AP wins Pulitzer Prize for exposing NYPD spying
THE Pulitzer Prizes showcaåsed American journalism’s power to shine a powerful light on the forgotten or the unknown.
The awards honoured work including stories from The Associated Press revealing the New York Police Department’s widespread spying on Muslims and The Huffington Post’s pieces about the suffering endured by American troops severely wounded in Iraq and Afghanistan.
The AP won a Pulitzer for investigative journalism, while the national reporting prize went to the Huffington Post’s David Wood. Other journalism winners in the awards announced on Monday included another Pulitzer for investigative reporting awarded to The Seattle Times for a series about accidental methadone overdoses among patients with chronic pain.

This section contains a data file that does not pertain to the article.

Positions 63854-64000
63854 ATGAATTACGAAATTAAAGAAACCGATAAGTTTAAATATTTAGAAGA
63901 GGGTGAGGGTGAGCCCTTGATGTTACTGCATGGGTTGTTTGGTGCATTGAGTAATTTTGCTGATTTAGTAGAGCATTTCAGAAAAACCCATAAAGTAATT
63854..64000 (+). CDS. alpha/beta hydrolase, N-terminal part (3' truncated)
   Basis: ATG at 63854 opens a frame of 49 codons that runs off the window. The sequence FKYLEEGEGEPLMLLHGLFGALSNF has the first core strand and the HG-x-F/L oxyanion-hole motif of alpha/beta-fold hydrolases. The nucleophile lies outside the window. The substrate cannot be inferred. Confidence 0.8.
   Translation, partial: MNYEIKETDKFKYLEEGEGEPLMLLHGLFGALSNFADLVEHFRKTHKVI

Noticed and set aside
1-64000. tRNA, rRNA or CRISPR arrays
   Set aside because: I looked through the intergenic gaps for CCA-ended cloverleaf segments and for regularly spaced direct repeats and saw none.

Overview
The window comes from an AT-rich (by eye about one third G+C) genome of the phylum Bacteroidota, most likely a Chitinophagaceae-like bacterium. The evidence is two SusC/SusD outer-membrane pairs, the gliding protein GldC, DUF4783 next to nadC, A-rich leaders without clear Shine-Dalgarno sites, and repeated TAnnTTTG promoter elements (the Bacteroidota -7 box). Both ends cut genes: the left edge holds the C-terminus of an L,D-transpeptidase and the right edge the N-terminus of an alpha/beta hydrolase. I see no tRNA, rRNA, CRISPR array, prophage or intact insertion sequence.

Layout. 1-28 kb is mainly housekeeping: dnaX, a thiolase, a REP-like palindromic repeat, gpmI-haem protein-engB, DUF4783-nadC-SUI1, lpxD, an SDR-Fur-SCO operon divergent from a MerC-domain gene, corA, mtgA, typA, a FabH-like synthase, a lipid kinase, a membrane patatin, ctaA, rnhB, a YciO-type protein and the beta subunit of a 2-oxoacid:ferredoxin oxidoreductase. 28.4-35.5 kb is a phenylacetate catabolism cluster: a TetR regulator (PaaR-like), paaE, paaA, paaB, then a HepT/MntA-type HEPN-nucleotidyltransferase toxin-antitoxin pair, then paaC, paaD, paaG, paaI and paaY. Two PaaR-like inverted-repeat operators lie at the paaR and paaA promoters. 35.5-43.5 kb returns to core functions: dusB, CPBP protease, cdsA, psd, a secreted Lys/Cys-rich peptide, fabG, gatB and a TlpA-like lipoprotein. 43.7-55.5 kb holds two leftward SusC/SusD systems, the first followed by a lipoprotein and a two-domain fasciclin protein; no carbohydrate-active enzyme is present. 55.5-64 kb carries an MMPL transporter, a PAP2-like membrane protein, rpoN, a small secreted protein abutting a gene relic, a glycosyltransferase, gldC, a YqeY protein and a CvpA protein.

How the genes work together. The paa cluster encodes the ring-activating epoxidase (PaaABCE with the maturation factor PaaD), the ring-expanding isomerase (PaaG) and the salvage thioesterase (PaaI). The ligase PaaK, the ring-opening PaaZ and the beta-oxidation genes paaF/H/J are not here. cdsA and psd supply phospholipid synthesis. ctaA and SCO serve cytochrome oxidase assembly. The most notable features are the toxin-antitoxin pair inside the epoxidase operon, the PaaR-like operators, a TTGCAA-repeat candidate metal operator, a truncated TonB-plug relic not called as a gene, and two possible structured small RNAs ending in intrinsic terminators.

In the arts categories, the late Manning Marable won the Pulitzer Prize for history, honoured for a Malcolm X book he worked on for decades but did not live to see published. Quiara Alegria Hudes’ play Water by the Spoonful, which centres on an Iraq war veteran’s search for meaning, won the Pulitzer for drama.
The New York Times won two prizes. David Kocieniewski was honoured in the explanatory reporting category for a series on how wealthy people and corporations use loopholes to avoid taxes. Jeffrey Gettleman received the award for international reporting for his coverage of famine and conflict in East Africa.
The articles showed that police systematically listened in on sermons, hung out at cafes and other public places, infiltrated colleges and photographed people as part of a broad effort to prevent terrorist attacks. Individuals and groups were monitored even when there was no evidence they were linked to terrorism.
The series, which began in August, was by Matt Apuzzo, Adam Goldman, Eileen Sullivan and Chris Hawley. The stories prompted protests, a demand from 34 members of Congress for a federal investigation, and an internal inquiry by the CIA’s inspector general.
Police Commissioner Raymond Kelly and Mayor Michael Bloomberg have defended the programme as a thoroughly legal tool for keeping the city safe.